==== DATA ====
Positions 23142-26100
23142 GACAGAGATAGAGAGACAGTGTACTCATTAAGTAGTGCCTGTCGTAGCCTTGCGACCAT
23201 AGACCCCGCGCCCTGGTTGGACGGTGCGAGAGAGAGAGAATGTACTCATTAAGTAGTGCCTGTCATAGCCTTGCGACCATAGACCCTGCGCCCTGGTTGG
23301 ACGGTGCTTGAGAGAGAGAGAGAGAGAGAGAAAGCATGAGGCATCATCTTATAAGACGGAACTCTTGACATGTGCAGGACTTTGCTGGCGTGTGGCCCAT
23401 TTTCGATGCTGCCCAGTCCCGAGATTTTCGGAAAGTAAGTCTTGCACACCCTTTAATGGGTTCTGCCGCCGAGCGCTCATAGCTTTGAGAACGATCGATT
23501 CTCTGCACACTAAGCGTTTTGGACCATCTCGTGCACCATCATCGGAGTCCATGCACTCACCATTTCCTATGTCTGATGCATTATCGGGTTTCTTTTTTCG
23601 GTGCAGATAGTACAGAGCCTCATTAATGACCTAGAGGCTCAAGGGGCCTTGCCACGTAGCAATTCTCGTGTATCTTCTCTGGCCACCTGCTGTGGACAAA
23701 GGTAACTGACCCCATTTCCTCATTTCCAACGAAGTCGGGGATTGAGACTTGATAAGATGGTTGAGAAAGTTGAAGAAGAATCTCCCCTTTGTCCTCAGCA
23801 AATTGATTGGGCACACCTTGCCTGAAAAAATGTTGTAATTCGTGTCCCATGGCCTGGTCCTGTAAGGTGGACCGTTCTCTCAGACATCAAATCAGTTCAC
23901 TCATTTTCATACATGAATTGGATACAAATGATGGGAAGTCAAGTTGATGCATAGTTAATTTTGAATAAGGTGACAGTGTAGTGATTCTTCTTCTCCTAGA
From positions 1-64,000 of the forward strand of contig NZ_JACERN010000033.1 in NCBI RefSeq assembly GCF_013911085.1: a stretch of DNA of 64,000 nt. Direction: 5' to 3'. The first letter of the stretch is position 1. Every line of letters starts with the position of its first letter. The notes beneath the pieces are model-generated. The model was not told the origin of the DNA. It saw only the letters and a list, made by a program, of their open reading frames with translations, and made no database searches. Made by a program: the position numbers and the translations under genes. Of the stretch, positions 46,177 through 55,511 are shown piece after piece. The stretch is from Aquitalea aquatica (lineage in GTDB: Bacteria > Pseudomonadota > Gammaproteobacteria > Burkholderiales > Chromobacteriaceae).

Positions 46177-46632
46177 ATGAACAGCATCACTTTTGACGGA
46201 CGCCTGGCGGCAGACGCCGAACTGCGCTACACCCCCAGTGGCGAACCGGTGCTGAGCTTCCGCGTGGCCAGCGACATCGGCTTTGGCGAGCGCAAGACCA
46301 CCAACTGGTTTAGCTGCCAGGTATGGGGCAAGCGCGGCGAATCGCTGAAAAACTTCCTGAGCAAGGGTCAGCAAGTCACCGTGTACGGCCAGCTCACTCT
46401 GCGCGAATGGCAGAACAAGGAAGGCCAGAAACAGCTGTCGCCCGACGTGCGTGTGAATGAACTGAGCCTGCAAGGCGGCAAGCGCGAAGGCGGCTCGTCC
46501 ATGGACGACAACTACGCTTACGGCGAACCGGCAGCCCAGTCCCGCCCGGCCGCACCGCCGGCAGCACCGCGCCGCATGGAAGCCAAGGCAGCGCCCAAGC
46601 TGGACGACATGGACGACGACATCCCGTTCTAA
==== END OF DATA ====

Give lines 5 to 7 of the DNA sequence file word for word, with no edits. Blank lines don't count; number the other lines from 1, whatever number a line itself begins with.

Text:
23401 TTTCGATGCTGCCCAGTCCCGAGATTTTCGGAAAGTAAGTCTTGCACACCCTTTAATGGGTTCTGCCGCCGAGCGCTCATAGCTTTGAGAACGATCGATT
23501 CTCTGCACACTAAGCGTTTTGGACCATCTCGTGCACCATCATCGGAGTCCATGCACTCACCATTTCCTATGTCTGATGCATTATCGGGTTTCTTTTTTCG
23601 GTGCAGATAGTACAGAGCCTCATTAATGACCTAGAGGCTCAAGGGGCCTTGCCACGTAGCAATTCTCGTGTATCTTCTCTGGCCACCTGCTGTGGACAAA